Monday, October 19, 2009

Yamakavagga: The Pairs

The first chapter in the Dhammapada is “The Pairs.” And the first pair of verses is among my favorites for its simplistic clarity. I find these verses so profound that I have given them a prominent position on my blog: they are the verses just to the right of this column.

The repetition of the origin of phenomena is both instructive (these verses identify kamma as the root of all things) and soothing. And because phenomena arise from the heart, I own everything I think, do or say.

Combined with the repeated description of phenomena are the two choices we face in everything we think, do or say: we can act with skillfulness or unskillfully. I really love the metaphors used to present this message.

With unskillful actions, I create burdens for myself that weigh down my progress, just like the laden cart an ox is towing behind it. The ox is a perfect animal for this as well because in addition to being a beast of burden, the ox is often attributed with stubbornness and stupidity.

However, with skillful actions, happiness is the result, and with happiness there are no burdens; in fact, it is likened to a shadow that is always there, yet never felt.

Really exquisite.

The next pair is something I really struggle with, because at the heart of this group of verses is the notion of resentment and how we cling to it.

I frequently fail to remember that if I am feeling bitter about something someone may have done to me in the past, that bitterness is lingering solely because I continue to think about it. It’s like a photo album of bad and hurtful memories that I continue to pull out and go through with the intention of making myself feel bad. The message is pretty basic: If I don’t like the way thinking about these past hurtful events makes me feel now, then all I need to do is stop thinking about them! I am feeding my own anger! And yet, why do I continue to do it?

“Unlike those who don't realize
that we’re here on the verge
of perishing,
those who do:
their quarrels are stilled.”

With the next pair, a method of practice is introduced that actually saved my ass a few times, and that is the practice of attending to what is foul. Sounds all eew and icky, but in my situation, it was very helpful.

“One who stays focused on the beautiful,
is unrestrained with the senses,
knowing no moderation in food,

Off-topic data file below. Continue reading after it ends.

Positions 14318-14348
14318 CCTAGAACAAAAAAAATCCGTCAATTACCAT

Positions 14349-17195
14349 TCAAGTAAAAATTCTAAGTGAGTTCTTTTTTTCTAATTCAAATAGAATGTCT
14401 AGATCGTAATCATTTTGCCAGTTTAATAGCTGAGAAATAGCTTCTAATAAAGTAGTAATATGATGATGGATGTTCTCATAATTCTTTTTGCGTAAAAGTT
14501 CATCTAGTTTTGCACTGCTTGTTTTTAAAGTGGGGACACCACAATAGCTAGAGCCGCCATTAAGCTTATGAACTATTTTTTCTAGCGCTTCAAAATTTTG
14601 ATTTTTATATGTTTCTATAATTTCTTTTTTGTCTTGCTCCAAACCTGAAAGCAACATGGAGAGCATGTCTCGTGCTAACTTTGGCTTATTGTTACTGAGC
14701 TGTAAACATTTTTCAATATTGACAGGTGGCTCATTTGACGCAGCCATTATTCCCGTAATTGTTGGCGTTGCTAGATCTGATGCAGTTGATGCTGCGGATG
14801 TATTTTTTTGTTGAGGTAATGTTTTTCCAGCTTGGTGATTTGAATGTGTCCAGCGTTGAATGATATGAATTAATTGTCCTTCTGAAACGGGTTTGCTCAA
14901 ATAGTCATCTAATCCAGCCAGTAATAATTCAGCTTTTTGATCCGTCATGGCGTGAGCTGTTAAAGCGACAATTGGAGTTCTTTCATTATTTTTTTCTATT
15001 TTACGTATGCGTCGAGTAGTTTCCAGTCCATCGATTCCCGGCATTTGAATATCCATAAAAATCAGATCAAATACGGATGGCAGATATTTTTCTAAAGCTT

apathetic, unenergetic:
Mara overcomes him
as the wind, a weak tree.

One who stays focused on the foul,
is restrained with regard to the senses,
knowing moderation in food,
full of conviction & energy:
Mara does not overcome him
as the wind, a mountain of rock.”

Before I had found Buddhism, I was – for lack of a better term – a bit of a slut. For a while, there wasn’t a boy on the circuit I didn’t want and couldn’t have. But that kind of attitude makes establishing more meaningful long-term relationships rather difficult. It’s hard for a boyfriend to have trust in you when he can see that your eyes are following every bit of candy that strolls by. It also makes it difficult to remain faithful if you are tempted continuously. Ahhh, but attending to what is foul saved me from this peripatetic lustfulness. Whenever I saw a cute guy and I instantly started to sex this man in my mind, I switched over my mental imagery to picturing the cute boy as having just got out of bed, hung over and taking a shit. Not a pretty sight, and soon enough, my infatuation passes.

Verses nine and 10 overtly link skillfulness to the monastic life, suggesting that someone who cannot be truthful and lacks self-control is not worthy of wearing the robes. However, the robes can be interpreted to mean any type of commitment, so lay people ignore the lesson in these verses at their peril.

I remain befuddled by what is meant in verses 11 and 12 regarding “essence” and “non-essence.” However, seems to me the basic premise of these verses is anyone who sees white and calls it black lacks the ability to develop the proper determination to do the right thing because he or she is incapable of proper discernment. Maybe someone else has a better way to explain what is going on in these verses.

The notion of the undeveloped mind is presented again with the metaphor of the poorly thatched hut. Just like the hut with the leaky roof, an undeveloped mind can’t filter out what is unworthy of attention because of the distractions created by “passion,” which really means any strong emotional attachment or reaction to anything.

The impact of one’s kamma and the seriousness of the cause-and-effect relationship between events are sublimely revealed in verses 15-18. But in the final verses, the charlatan is warned.

“If he recites many teachings, but
— heedless man —
Doesn’t do what they say,
like a cowherd counting the cattle of
he has no share in the contemplative life.

If he recites next to nothing
but follows the Dhamma
in line with the Dhamma;
abandoning passion,
aversion, delusion;
his mind well-released,
not clinging
either here or hereafter:
he has his share in the contemplative life.”

Such verses are a shot across my bow, because I can be a “learned” person when it comes to the Dhamma, but if I don’t make these lessons part of my daily life – if I can’t walk the walk – then, as Bob Dylan sang, I’m just releasing an idiot wind every time I talk.

A note: please bear with me as I find “my voice” as I blog about the various chapters in the Dhammapada. This is, after all, an experiment in developing persistence.

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